Friday was also a busy day. Even though a lot of people had shown up by Thursday, Friday was the actually the official start of NatGat and the local instructors gave a short explanation of the event, ending with local instructors leading groups to various spots. Since a lot of us had already trained at many of the popular areas, most of our Adelaide crew and some of the people from Townsville split off into our own group to hit up the spots we liked the most from the previous day. We also wanted to avoid going in with the larger groups due to the situations on Thursday with the security guards and the cops. After jamming for most of the day, we ended with a game of capture the flag at the original meeting point. The game was intense due to the athletic abilities of all the players. As fun as it was, many of us started getting tired from the day’s exertions and after a few hours we left for home.

On Saturday, two of the Adelaide crew I was living with left for a special nature training session outside the city. Since I was quite sore from two full days of training, I took it easy and went to a local gallery with the remaining apartment mate from Adelaide. We got to explore an exhibit on digital culture and media, which was fascinating and a bit nostalgic. The two of us then met up with the rest of the group in the afternoon and trained late into the night.


Finally, Sunday was bittersweet, being the last day of NatGat. After meeting up at the rocks in the morning, some of the locals took us to a new place on the south end of the city that many of us hadn’t been to yet. The spots had a great variety of challenges for people of all ability levels, and we spent a couple hours there before making out way to the Docklands for the farewell BBQ in the afternoon.

Overall, the Melbourne trip was fantastic, and I could feel myself improving even during my short stay. One reason I enjoyed it so much was the style of movement. In Australia, many of the movers are purists which means they focus on efficient movement. Back home, a lot of people train a lot of flips and tricking, with more of an emphasis on freerunning. Since I am more interested in the purist side of things and getting good at moving from point A to point B in the most efficient, fastest way possible, I loved training with all the Australians who had a similar focus as me. Instead of watching people throw crazy flips and tricks, I could learn from those who moved through obstacles with the ease and grace that I eventually want to develop. This jam invigorated my will to train, and I look forward to getting outside more in the coming days, especially as the weather improves.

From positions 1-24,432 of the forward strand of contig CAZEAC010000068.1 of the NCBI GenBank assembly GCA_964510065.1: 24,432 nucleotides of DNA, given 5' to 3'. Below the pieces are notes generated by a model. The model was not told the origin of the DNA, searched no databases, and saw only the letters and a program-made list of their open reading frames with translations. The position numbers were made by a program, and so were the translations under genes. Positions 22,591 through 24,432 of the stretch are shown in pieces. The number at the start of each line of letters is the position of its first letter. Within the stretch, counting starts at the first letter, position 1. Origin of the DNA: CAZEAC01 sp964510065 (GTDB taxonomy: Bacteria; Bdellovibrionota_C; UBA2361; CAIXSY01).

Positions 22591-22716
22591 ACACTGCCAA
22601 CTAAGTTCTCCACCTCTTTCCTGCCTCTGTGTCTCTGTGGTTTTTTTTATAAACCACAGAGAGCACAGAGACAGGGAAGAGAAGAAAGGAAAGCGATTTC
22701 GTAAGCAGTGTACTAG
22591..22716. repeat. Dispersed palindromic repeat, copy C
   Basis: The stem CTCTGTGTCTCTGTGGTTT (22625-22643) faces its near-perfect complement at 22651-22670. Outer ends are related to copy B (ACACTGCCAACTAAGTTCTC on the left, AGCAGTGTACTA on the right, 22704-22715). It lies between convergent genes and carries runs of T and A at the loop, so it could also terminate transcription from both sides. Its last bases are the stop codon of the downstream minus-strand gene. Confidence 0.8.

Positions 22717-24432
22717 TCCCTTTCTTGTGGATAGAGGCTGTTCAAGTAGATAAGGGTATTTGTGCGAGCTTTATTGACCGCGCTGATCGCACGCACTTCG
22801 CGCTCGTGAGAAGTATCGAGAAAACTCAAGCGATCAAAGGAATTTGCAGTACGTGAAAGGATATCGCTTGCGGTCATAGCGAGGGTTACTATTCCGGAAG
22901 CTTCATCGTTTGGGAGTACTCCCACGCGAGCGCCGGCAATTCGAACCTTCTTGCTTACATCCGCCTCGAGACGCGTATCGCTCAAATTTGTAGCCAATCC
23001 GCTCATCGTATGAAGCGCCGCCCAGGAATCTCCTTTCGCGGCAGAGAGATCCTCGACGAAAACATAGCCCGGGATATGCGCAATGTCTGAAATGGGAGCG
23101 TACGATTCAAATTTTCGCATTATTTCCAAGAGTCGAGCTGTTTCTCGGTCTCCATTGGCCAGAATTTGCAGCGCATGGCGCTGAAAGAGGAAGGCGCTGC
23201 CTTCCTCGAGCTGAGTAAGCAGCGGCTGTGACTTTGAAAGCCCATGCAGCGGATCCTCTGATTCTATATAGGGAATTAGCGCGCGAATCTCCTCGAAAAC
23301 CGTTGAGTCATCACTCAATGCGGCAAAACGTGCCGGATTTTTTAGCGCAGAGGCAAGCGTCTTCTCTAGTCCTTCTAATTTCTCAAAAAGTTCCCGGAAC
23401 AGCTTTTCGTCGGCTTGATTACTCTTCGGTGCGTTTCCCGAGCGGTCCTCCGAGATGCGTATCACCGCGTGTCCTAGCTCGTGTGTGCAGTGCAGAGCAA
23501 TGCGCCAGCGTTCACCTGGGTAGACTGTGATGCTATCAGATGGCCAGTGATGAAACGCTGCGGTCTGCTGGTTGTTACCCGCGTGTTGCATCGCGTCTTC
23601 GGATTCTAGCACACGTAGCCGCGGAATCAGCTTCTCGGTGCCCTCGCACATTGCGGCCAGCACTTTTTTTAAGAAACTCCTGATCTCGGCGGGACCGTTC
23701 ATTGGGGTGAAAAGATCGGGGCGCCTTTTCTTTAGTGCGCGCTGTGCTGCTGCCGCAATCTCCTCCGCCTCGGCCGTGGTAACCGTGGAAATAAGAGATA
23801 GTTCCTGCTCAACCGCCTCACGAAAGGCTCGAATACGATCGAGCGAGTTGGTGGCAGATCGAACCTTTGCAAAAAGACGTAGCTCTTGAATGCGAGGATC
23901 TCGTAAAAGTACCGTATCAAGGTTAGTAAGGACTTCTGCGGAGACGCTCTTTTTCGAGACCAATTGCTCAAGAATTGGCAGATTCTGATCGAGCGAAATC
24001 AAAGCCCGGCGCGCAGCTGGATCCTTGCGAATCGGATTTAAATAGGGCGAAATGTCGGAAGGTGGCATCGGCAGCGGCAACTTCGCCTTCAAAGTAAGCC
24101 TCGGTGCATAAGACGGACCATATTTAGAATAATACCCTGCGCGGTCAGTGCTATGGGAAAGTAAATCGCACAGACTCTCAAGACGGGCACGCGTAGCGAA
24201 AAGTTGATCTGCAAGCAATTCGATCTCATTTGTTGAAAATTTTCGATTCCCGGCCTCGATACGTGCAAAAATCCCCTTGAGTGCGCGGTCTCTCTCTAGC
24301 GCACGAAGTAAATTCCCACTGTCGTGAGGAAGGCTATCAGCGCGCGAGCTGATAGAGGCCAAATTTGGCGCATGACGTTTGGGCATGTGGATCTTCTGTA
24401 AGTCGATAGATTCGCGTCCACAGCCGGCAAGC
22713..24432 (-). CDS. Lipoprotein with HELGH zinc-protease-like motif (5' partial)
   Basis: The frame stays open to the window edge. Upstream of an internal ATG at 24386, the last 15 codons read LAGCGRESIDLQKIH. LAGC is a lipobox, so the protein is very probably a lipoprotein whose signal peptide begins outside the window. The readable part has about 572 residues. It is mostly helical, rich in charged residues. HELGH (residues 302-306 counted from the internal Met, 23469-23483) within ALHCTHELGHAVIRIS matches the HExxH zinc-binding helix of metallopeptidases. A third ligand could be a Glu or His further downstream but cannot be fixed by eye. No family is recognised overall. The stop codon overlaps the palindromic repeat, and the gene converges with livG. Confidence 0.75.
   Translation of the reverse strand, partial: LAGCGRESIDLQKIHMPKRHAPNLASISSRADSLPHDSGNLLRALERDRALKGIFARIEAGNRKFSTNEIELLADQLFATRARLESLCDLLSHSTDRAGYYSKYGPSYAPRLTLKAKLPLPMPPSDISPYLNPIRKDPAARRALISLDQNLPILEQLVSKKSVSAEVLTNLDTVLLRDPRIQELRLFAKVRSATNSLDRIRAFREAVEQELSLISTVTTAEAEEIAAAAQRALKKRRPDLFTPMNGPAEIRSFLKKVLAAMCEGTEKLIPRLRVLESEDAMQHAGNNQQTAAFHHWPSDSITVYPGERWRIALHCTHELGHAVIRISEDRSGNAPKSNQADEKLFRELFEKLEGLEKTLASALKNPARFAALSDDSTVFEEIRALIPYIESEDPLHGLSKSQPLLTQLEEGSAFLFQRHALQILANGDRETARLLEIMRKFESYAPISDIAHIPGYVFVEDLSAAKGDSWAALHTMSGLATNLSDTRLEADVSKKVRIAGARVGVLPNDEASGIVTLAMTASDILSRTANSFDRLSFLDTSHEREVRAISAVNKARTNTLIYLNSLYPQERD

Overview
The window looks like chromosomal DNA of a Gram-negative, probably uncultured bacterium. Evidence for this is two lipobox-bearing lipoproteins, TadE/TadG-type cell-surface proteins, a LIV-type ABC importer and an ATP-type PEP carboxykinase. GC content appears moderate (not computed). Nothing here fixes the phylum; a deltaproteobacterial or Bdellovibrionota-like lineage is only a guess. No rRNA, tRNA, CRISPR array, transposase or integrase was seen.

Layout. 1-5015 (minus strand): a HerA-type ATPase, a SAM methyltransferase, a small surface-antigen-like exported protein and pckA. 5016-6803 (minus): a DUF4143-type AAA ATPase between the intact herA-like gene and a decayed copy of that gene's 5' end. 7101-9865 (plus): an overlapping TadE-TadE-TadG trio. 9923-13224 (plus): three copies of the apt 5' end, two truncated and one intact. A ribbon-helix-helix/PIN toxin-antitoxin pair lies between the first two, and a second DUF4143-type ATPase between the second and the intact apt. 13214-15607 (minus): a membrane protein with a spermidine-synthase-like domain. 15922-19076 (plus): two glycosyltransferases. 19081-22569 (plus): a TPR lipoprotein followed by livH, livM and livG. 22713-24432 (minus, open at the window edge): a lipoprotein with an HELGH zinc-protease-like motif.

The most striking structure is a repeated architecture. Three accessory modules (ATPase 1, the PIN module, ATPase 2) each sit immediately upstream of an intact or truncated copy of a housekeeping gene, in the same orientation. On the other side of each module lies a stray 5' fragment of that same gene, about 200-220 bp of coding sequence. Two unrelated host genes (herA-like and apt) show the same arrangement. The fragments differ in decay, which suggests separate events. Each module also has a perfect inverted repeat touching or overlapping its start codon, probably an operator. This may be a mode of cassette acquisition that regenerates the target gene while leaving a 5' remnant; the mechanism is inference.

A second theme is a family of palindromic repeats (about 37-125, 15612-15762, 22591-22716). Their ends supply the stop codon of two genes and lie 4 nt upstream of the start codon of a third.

Get out and get moving!


Flinders Range Trip: The Outback


October 8th, 2014

Adelaide, Australia

One week ago, I went on a trip to the Flinders Ranges. The tour mainly consisted of driving to various scenic locations around Flinders and getting a taste of the Outback. Our tour group consisted of around thirty people, and we stayed in a dormitory-type room at a central campsite area. The scenery was beautiful and we saw a multitude of wildlife including kangaroos, emus, and wallabies. However, the most interesting aspect for me was learning about the lifestyle of those who live in the outback, as well as observing how the cultural background of people on the tour impacted how they adapted to the outdoor activities and living situation.

At the start of the tour, everyone got extremely excited whenever a kangaroo or emu was spotted. The only time I had seen either animal up close was in a conservation park at the beginning of the semester, so whenever someone saw one I was straining in my seat to get a closer view. However, since we spent most of the time in the outback our group saw these animals quite often. Sightings became more akin to, “Oh look, another kangaroo.” compared to the initial “OMG, A KANGAROO! Get a picture!”


I enjoyed becoming accustomed to seeing all of the wildlife and landscape. When initially encountering it, there’s a rush for the cameras, and desperation to get the perfect picture. Even in the Outback, much of the group had that hustle-bustle, fast-paced attitude. Seeing many kangaroos and emus, spending time away from the city, and being free from cell service or wifi eventually allowed most of us to relax and simply appreciate the beauty of the wildlife and terrain. For me, an escape into God’s natural creation has always been a fantastic to reorient myself and find peace and calm. After the initial excitement of the Outback experience, I became more introspective and realized how thankful I am for the chance to live and study in Australia and the many opportunities I’ve had for adventuring and exploring.